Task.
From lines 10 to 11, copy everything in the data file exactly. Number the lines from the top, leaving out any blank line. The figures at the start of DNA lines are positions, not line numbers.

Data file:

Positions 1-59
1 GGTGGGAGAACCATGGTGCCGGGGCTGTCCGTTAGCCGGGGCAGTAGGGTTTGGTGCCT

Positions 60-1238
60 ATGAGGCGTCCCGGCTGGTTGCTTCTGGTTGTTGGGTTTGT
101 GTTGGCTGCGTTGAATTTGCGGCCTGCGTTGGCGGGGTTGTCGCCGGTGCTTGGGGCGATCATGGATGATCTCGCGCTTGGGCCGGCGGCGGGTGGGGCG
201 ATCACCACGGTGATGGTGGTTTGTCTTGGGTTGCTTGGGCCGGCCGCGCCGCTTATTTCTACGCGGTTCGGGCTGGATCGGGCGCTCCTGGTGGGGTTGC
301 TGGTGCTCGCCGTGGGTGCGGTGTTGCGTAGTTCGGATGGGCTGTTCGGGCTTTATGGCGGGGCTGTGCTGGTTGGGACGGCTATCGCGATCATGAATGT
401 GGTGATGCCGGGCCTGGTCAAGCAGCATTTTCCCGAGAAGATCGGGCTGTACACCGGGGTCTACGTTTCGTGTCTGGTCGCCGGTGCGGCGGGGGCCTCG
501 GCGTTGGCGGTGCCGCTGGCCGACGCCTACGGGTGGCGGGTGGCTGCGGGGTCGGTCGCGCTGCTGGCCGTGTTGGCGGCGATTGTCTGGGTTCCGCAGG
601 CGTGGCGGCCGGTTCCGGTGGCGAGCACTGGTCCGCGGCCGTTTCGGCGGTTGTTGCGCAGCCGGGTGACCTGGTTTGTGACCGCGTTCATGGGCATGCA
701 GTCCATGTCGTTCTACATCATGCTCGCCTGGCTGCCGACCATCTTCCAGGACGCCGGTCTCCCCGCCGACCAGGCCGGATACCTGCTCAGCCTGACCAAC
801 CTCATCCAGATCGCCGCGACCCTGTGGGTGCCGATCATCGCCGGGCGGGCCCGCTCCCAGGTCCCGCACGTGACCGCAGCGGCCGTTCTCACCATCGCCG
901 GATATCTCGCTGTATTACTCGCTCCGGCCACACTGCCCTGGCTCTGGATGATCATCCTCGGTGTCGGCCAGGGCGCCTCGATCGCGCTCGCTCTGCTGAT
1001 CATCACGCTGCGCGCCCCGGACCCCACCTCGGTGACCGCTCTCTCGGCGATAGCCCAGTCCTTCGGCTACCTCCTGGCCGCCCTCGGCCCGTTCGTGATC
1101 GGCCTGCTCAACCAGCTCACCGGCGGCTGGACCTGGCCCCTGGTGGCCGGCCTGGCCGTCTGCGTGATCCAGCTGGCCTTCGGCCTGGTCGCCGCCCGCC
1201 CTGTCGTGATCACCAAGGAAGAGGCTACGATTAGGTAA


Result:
601 CGTGGCGGCCGGTTCCGGTGGCGAGCACTGGTCCGCGGCCGTTTCGGCGGTTGTTGCGCAGCCGGGTGACCTGGTTTGTGACCGCGTTCATGGGCATGCA
701 GTCCATGTCGTTCTACATCATGCTCGCCTGGCTGCCGACCATCTTCCAGGACGCCGGTCTCCCCGCCGACCAGGCCGGATACCTGCTCAGCCTGACCAAC